Guide to Buying a Tumble Dryer | The Range
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Guide to Buying a Tumble Dryer

From heat pumps and condensers to sensors and manual programs, buying a new tumble dryer can be like learning a new language. Tumble dryers have come a long way from the energy draining machines of old, and are time saving appliances for any household. Here’s our guide to choosing the right tumble dryer for your home.

Type of Tumble Dryer 


These are the most traditional type of tumble dryer, and are often the most affordable too. They work by pumping the damp air out through a vent or a hose, and so need to be placed next to an external wall. Whilst these are the most affordable option in terms of initial cost, they aren’t the most cost-effective tumble dryer to run. 


Condenser tumble dryers condense the water that is extracted from the clothes into a container that you empty regularly. They don’t need to be placed near an external wall, but can be hooked up to the waste pipe of a washing machine to save you the hassle of emptying the container. 

Heat Pump 

These work in the same way as a condenser dryer, yet they also have a heat pump that makes them efficient. They use a lower temperature to dry the clothes, and whilst these are the most expensive option in initial costs, they cost very little to run and offer great energy efficiency.

guide to using a tumble dryer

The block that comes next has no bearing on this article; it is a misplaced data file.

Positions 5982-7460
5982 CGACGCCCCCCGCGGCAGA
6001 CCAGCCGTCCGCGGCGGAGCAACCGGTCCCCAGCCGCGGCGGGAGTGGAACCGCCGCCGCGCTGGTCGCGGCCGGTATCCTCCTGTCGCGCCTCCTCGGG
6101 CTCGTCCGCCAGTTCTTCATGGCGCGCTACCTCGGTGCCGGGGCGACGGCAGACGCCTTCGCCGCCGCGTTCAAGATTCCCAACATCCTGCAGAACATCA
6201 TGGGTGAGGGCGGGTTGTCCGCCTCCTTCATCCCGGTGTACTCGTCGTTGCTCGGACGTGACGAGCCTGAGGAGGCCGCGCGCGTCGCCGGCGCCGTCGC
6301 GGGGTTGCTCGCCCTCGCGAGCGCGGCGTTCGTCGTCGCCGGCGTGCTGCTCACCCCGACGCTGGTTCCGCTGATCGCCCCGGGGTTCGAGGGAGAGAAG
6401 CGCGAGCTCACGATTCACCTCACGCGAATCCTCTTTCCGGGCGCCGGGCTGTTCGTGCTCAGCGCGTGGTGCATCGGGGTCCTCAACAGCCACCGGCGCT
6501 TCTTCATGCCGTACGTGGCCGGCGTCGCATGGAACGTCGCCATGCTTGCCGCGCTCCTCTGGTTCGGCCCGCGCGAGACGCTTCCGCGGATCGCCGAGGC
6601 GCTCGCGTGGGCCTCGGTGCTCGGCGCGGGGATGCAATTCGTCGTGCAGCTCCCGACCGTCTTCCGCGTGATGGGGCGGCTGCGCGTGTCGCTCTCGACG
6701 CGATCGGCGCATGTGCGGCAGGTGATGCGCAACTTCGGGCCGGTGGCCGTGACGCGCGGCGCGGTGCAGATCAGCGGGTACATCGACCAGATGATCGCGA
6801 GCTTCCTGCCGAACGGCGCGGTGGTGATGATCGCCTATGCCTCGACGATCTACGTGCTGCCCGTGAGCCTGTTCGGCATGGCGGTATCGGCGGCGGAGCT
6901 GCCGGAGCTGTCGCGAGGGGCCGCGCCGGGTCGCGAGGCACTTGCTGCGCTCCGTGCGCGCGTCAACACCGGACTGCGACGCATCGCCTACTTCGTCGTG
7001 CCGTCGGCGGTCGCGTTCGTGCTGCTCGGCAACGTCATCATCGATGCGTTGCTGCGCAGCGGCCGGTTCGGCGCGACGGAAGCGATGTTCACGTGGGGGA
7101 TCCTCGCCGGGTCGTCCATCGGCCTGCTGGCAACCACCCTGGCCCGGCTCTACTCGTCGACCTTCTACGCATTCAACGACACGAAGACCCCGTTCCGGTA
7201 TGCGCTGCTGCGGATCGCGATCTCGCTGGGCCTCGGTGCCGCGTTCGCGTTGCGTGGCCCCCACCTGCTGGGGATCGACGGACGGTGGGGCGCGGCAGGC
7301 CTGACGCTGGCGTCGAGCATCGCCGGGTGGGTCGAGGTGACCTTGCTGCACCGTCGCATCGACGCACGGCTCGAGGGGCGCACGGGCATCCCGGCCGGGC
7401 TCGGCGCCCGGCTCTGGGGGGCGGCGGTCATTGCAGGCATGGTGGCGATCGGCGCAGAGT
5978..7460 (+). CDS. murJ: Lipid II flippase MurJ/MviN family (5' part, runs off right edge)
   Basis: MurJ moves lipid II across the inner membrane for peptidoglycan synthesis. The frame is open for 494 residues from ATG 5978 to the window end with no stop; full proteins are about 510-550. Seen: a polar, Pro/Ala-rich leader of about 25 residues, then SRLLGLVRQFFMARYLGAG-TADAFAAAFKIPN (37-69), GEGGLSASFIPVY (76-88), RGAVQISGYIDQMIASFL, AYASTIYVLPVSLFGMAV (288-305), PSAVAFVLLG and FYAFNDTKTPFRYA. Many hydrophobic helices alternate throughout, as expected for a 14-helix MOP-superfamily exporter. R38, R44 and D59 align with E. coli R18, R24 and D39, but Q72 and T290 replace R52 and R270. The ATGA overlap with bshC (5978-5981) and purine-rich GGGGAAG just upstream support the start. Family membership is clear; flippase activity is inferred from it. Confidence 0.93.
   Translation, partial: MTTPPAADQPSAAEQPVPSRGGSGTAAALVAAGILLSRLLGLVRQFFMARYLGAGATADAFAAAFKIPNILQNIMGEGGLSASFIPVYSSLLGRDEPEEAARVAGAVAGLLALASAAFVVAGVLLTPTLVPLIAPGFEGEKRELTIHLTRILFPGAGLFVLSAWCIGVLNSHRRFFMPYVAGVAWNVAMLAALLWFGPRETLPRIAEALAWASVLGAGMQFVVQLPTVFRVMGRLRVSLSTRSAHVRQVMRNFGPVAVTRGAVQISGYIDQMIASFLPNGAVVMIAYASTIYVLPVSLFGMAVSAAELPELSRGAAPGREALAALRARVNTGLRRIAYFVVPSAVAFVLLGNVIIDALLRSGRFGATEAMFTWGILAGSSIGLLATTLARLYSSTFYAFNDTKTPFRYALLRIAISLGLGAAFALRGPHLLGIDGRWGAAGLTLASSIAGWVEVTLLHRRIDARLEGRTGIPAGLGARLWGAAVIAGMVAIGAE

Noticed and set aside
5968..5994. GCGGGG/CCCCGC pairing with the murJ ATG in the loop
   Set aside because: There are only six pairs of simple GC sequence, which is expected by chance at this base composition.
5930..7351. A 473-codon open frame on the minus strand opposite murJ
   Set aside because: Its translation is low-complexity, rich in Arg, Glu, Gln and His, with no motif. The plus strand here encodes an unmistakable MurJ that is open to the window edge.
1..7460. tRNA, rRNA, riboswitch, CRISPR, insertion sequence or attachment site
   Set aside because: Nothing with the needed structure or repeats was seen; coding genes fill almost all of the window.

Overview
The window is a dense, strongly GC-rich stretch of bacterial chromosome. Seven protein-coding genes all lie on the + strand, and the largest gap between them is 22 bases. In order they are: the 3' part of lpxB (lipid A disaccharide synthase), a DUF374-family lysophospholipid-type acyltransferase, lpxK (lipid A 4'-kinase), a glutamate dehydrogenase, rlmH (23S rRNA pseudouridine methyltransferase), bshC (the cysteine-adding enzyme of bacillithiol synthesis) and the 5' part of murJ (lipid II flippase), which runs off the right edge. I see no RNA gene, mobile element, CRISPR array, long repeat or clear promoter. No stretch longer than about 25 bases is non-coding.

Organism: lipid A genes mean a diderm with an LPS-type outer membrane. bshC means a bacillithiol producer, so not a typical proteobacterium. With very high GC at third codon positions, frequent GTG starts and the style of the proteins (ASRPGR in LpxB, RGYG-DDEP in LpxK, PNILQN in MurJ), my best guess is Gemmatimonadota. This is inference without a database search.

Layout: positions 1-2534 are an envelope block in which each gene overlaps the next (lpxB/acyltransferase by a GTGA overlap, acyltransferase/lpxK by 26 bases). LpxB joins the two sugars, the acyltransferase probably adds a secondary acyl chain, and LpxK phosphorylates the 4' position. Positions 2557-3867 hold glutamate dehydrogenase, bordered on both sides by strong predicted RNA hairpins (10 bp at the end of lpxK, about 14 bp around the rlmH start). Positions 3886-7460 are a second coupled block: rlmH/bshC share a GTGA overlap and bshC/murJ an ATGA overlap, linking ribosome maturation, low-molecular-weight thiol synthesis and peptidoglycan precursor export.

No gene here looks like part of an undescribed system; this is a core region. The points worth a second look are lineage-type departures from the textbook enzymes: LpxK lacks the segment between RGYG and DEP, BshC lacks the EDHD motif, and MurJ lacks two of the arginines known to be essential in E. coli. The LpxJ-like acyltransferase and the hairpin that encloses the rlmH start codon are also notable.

The capacity of tumble dryers is the same as a washing machine, so go for a capacity that you are familiar with and that you know works for you. Generally speaking, larger drums dry clothes quicker and thus cost less to run, although this only works if you have enough clothes to fill the dryer! It will run less efficiently if half empty. 

Large drums 7kg +

The largest drums are suited for big families and those who regularly have a lot of laundry. 

Average 5-7kg

These are the most common sizes and will suit most households. 

Small 3kg

These are best suited for people living on their own with little space in their home. The smaller drums take longer to dry clothes and are generally not energy efficient.  





Manual dryers are the most popular and are the most affordable option. They have a selection of manual programmes depending on your laundry, which you then set to run for a certain amount of time. 


Automatic dryers include a sensor in the drum that detects when your clothes are dry, often reducing the time the dryer is on and also reducing running costs. These cost more than manual machines, although they can save you money in the long run.

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